My Nikon D100 SLR Camera's built in flash wont stay down. It was in a minor accident involving a defective tripod. There is a small crack in the plastic body of the built in flash along with it not staying down, but otherwise it works perfect. I tried to contact Nikon to get an estimate on how much the repair would be, but they want me to send the camera in first, but I'd like to know the round about estimate first. (If it's too much I'm not going to bother.) I didn't know if you guys might have an idea of how much a repair like this may cost.
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Re: Nikon D100 SLR Built in Flash Repair
Allisonsylvi, That's hard to answer until it is seen by the repair person, a reputable repair shop might be able to cannibalize another camera for the pop up flash parts pretty cheap and you just have to pay his hourly rate (the big variable). If the camera still functions otherwise and even the pop-up flash still works, you may want to go low-tech and hold it down with black electricians tape. You can turn off the flash so it won't want to pop up even in low light situations. If you use a flash attachment it will produce better results anyway. The D100 is a tough camera, lots of photojournalists were the first to embrace it for its durability out in the field. (metal body as opposed to plastic parts) randy320sgi
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I assume you want to adjust the light output of your camera's built in flash. You cannot make any adjustments to the flash output on the L830. In fact, you cannot even adjust the built in flash on my $3,000 D800. All you can do is turn it on or off or set various modes that allow its built in flash to control other stand alone flash units such as the SB 910. You can manually control the flash output on stand alone units by instructing them to use fractional power outputs such as 1/2 or 1/4 power from either the camera menus on a Nikon SLR or the flash itself. The bottom line is that in order to control the flash, you need an external flash unit that costs more than your camera cost you.
did you impact your camera some where?...that is most of. or natural defective.
There will be three cause. first is built in flash charging switch out of place. second is flash circuit defective. third is shutter unit sync defective. you local repair shop would charge you around $65 to 195 depend on what really they want to charge.
Good luck with you!
This is a job for the service department rarely can a user dismantle and repair one of these cameras and have it work when completed. I had the same thing happen to be while testing sets for a photo shoot. The camera functioned properly in all aspects except the flash was up, I tried just ignoring it but that didn't sit to well so I took a mailing elastic and held the thing down. I got looks from the Director so chuckle took some black electrical tape and taped that thing down and all was fine. Sent the thing back to Nikon and as politely as possible told then what they could do with their camera. Anyway that's what happened to me and the only fix is to let those that repair these thing do the repair, in my case it was just a miss aligned latch.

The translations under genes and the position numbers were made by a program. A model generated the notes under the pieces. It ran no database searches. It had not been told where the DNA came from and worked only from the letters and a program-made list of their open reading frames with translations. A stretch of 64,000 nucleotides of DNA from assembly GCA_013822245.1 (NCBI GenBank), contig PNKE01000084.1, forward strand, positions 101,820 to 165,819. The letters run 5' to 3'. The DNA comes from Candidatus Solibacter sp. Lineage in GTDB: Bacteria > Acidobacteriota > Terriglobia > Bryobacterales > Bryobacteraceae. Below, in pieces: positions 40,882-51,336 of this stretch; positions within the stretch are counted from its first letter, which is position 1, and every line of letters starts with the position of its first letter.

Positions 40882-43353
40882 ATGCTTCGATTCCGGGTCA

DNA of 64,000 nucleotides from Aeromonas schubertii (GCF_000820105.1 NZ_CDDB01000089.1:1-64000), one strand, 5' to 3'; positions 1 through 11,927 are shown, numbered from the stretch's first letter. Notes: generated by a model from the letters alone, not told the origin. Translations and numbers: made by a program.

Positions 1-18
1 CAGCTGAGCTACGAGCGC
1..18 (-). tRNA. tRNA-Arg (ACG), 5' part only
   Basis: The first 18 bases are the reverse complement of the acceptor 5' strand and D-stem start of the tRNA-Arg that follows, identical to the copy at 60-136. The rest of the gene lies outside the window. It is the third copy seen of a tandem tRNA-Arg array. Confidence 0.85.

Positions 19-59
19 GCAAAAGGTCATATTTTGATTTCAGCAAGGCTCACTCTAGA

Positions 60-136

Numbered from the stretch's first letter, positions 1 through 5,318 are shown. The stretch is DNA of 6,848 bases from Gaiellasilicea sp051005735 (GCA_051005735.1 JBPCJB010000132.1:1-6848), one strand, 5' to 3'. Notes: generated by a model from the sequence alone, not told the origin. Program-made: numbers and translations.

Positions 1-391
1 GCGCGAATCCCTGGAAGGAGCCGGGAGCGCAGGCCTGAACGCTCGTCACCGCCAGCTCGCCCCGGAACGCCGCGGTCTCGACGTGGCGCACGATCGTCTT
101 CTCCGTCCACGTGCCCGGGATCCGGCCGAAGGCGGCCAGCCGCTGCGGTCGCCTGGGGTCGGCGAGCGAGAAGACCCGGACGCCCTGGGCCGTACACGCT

I know this late but for anyone else who's had this problem. I just fixed the flash on my camera by using a really small1.2mm flathead screwdriver. The problem is that the mechanism that's supposed to catch the hook has gotten off center. Just stick the screwdriver into the little hole on the left side of the flash (right side when looking at it) and then as you turn it you should be able to see the object that's supposed to be catching the hook. Make sure that object is in the correct position and your camera should work again. Hope this helps!!!
I love that camera. There are several possiblities, If you are using the pop up built-in flash with a telephoto lens or a lens hood you'll get a shadow in your photos ususally at the bottom of landscape oriented shots. If you are using a flash unit attached it may have something interfering with the strobe possibly or it is turned. We have the same camera and have had the shadow issue in the past. The pop up just won't work if something is wrong with the "bulb" the only other thing is that is isn't going all the way up, check that also.
Yes, you can. Unfortunately Nikon is so backed up with repairs, your camera will probably take a few months to get it back and cost you more than you want to spend. The labor is what is so much. Just like fixing your car a shop. Your camera probably has a flash sensor that has worn out or needs to be re-callibrated is all. I have a friend who fixes cameras.